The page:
Now when Simon saw that the Holy Spirit was given through the laying on of the apostles' hands, he offered them money, " '8.19 saying, "Give me also this power, that whoever I lay my hands on may receive the Holy Spirit." 8.20 But Peter said to him, "May your silver perish with you, because you thought you could obtain the gift of God with money! ' "8.21 You have neither part nor lot in this matter, for your heart isn't right before God. " '8.22 Repent therefore of this, your wickedness, and ask God if perhaps the thought of your heart may be forgiven you. 8.23 For I see that you are in the gall of bitterness and in the bondage of iniquity." 8.24 Simon answered, "Pray for me to the Lord, that none of the things which you have spoken come on me."' "
8.39
When they came up out of the water, the Spirit of the Lord caught Philip away, and the eunuch didn't see him any more, for he went on his way rejoicing. " ' None
21. New Testament, Apocalypse, 22.18-22.19 (1st cent. CE - 1st cent. CE)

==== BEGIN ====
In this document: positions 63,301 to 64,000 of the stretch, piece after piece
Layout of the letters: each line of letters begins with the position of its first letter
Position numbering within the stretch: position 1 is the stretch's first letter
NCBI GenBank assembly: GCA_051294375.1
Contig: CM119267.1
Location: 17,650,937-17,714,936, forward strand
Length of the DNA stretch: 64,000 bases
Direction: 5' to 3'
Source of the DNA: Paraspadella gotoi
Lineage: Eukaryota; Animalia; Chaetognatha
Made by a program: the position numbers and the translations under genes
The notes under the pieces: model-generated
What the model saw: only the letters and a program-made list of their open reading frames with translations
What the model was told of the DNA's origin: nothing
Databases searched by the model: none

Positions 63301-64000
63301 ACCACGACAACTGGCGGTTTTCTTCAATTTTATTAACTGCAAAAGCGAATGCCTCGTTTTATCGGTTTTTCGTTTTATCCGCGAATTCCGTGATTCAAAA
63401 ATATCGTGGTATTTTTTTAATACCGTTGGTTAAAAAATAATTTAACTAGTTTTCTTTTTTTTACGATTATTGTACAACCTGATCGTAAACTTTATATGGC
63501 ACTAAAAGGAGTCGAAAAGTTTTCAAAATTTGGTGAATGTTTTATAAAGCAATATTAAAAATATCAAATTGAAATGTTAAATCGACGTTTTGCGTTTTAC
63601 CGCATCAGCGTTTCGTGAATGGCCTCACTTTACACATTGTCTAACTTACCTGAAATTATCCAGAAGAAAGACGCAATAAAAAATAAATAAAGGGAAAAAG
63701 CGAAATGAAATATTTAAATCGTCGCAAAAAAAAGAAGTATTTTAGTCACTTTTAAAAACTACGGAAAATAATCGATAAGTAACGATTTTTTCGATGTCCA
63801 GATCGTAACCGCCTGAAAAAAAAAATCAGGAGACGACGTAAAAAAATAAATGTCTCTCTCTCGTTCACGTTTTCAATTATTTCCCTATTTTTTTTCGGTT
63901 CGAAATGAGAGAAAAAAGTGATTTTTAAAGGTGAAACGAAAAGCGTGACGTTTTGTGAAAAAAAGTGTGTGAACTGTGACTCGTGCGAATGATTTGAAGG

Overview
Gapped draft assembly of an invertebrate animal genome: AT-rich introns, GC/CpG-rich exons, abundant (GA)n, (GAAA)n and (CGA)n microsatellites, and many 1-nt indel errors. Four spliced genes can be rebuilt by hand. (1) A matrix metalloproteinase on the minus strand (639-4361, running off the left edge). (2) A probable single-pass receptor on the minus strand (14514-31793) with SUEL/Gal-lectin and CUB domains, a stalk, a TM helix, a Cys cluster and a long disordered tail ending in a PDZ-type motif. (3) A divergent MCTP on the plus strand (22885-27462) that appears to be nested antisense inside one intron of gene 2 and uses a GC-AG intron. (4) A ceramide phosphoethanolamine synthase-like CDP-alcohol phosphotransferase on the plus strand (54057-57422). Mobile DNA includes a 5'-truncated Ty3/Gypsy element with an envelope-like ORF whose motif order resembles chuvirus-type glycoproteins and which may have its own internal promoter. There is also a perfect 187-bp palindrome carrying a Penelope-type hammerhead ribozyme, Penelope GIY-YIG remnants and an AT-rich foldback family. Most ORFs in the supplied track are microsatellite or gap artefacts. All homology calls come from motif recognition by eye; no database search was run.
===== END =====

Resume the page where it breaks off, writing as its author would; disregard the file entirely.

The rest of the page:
Tagged with subjects: • Exegesis, in Irenaeus • Irenaeus • Irenaeus, criticism of heretical exegesis generally

 Found in books: Boulluec (2022), The Notion of Heresy in Greek Literature in the Second and Third Centuries, 261, 262; Doble and Kloha (2014), Texts and Traditions: Essays in Honour of J. Keith Elliott, 25

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22.18 Μαρτυρῶ ἐγὼ παντὶ τῷ ἀκούοντιτοὺς λόγουςτῆς προφητείας τοῦ βιβλίου τούτου· ἐάν τιςἐπιθῇ ἐπ̓αὐτά, ἐπιθήσει ὁ θεὸςἐπʼ αὐτὸντὰς πληγὰς τὰς γεγραμμένας ἐν τῷ βιβλίῳ τούτῳ· 22.19 καὶ ἐάν τιςἀφέλῃ ἀπὸτῶν λόγων τοῦ βιβλίου τῆς προφητείας ταύτης, ἀφελεῖ ὁ θεὸς τὸ μέρος αὐτοῦ ἀπὸτοῦ ξύλου τῆς ζωῆςκαὶ ἐκ τῆς πόλεως τῆς ἁγίας, τῶν γεγραμμένων ἐν τῷ βιβλίῳ τούτῳ.'' None
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22.18 I testify to everyone who hears the words of the prophecy of this book, if anyone adds to them, may God add to him the plagues which are written in this book. 22.19 If anyone takes away from the words of the book of this prophecy, may God take away his part from the tree of life, and out of the holy city, which are written in this book.'' None
22. New Testament, Colossians, 1.18, 2.2, 2.6, 2.8, 2.19 (1st cent. CE - 1st cent. CE)
 Tagged with subjects: • Exegesis, in Irenaeus • Irenaeus • Irenaeus of Lyon, • Irenaeus, Against Heresies • Irenaeus, criticism of gnostic exegesis